From Default Printer Credentials to Domain Administrator

27. Jul 2023

Devices like printers are implemented into nearly every organisation’s corporate infrastructure, yet often little thought is put into considering the security risks devices like these can introduce. Often installed with default configurations, these devices can act as a foothold into a corporate environment. Forfend consultants recently conducted a penetration test where the use of default credentials for the printer’s management console allowed for them to start their path of exploitation all the way to domain administrator.

The engagement started with the only level of access provided being purely network, with no user credentials. The client’s particular concern was the risk associated with a malicious actor gaining access to their network. The consultants started the engagement like every other, mapping out the network and identifying the systems and protocols visible from the network access they were provided. Initially, the environment seemed to be fairly locked down, however they soon discovered a Kyocera printer with its management interface running over HTTPS on TCP port 443.

A quick Google revealed that the default administrative username and password for this portal was the classic ‘admin’ and ‘admin’. Using this, they were able to log in to the printer’s management console. But so what? Well, after a bit of rummaging around the printer’s configuration, they noticed that a ‘scan to file share’ function was configured, with a domain account being used to authenticate. Attempts were made to extract the password by modifying the HTML elements within the browser, however Kyocera had protected the panel against this kind of attack. The consultants then had an idea, what if they changed the IP address of the share configured, and setup a listener to capture the incoming authentication attempt? Even better, what if they changed the protocol in the configuration from SMB, which would provide a hashed version of the password, to the FTP service? As you guessed, the result was the printer authenticating to the Forfend consultant’s system with the plaintext password for the user account.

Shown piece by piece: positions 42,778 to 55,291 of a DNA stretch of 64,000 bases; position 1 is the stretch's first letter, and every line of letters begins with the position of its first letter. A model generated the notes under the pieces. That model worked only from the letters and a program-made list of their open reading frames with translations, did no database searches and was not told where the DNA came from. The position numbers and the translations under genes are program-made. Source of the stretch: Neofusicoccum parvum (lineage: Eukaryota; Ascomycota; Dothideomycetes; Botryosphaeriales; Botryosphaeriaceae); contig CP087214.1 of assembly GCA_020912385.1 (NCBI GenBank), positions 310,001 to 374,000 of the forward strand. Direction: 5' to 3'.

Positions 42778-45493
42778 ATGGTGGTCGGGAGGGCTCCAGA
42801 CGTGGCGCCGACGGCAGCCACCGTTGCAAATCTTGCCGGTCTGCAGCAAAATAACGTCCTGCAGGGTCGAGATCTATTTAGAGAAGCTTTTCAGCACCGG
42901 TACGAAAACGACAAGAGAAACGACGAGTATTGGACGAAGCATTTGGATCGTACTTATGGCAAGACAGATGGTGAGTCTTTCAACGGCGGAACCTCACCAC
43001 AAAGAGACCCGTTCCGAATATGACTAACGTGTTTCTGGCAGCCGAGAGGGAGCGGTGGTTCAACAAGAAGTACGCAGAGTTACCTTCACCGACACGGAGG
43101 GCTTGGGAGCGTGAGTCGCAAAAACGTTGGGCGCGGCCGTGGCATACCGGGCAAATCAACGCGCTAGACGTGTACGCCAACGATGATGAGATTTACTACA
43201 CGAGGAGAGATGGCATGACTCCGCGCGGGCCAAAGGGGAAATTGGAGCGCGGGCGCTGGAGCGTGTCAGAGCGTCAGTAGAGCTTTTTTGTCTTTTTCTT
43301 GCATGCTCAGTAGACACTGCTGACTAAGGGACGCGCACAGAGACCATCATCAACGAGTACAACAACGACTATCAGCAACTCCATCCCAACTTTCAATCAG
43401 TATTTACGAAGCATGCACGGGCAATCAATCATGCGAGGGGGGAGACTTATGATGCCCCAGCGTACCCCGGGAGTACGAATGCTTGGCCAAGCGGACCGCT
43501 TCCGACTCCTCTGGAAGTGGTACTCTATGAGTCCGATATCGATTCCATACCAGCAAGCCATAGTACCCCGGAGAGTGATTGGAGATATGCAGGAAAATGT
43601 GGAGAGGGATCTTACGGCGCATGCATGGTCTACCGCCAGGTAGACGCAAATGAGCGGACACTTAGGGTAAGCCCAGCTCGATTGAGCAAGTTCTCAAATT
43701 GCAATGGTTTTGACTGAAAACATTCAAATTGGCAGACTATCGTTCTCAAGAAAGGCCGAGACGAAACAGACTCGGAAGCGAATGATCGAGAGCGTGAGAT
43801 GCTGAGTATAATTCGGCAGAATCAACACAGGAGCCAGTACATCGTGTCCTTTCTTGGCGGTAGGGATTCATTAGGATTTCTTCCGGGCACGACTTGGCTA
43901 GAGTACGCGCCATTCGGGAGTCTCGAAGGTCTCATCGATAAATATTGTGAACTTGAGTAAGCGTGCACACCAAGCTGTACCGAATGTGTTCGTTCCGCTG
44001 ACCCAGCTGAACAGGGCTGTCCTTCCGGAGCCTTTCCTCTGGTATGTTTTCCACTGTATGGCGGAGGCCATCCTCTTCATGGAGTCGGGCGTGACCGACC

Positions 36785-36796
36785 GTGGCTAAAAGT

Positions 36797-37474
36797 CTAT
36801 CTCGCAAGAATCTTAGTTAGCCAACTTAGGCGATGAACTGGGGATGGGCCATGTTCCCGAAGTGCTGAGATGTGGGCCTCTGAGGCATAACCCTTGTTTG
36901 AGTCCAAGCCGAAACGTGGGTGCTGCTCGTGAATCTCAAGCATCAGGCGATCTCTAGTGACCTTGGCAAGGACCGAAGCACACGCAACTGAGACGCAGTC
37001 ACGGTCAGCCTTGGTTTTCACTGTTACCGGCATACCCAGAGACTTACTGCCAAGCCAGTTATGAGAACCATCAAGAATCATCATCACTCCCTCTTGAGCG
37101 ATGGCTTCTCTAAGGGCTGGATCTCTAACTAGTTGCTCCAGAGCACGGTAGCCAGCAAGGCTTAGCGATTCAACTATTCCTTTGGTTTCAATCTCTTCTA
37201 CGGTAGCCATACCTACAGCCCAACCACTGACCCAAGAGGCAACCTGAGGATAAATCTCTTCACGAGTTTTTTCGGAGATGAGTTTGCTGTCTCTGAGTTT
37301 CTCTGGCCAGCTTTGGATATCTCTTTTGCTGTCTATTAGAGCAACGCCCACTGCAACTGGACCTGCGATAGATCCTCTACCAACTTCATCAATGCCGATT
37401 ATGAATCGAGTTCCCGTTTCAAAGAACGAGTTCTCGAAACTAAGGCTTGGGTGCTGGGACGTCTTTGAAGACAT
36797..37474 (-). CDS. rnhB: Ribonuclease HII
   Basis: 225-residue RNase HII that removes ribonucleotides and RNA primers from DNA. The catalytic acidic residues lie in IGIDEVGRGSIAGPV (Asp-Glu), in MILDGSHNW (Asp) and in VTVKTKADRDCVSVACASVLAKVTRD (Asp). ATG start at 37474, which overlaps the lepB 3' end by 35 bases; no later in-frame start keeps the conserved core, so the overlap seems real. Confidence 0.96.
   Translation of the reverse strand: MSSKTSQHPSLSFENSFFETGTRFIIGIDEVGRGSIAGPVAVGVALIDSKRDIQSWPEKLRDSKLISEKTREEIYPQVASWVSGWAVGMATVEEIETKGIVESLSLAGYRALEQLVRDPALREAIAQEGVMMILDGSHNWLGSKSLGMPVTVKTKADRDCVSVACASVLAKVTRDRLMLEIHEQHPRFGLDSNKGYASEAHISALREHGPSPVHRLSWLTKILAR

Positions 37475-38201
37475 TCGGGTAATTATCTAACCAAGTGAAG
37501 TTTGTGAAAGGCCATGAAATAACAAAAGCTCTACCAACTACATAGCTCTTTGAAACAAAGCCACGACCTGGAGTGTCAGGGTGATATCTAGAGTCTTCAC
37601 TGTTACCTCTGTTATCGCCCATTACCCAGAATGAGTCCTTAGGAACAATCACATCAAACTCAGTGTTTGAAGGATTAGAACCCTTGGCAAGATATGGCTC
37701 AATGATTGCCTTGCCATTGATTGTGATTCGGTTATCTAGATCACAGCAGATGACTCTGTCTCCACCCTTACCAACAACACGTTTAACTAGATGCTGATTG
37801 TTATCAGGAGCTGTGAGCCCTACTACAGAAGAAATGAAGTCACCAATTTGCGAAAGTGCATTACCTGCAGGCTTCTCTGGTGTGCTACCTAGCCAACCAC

Armed with a domain account, the consultants were now free to enumerate the many features of Active Directory, and were able to identify a vulnerability within Active Directory Certificate Services (a detailed whitepaper on this from the team at SpecterOps can be found here, which once exploited, granted full domain administrator access.

Whilst the organisation was found to have implemented a large number of security controls, they forgot to securely configure their printers, which acted as an initial point for compromising the rest of their network. Securing all the devices brought into your environment is crucial, as one overlooked device can impact the security of the whole environment.

Contact us today to ensure that no devices in your corporate environment have been overlooked!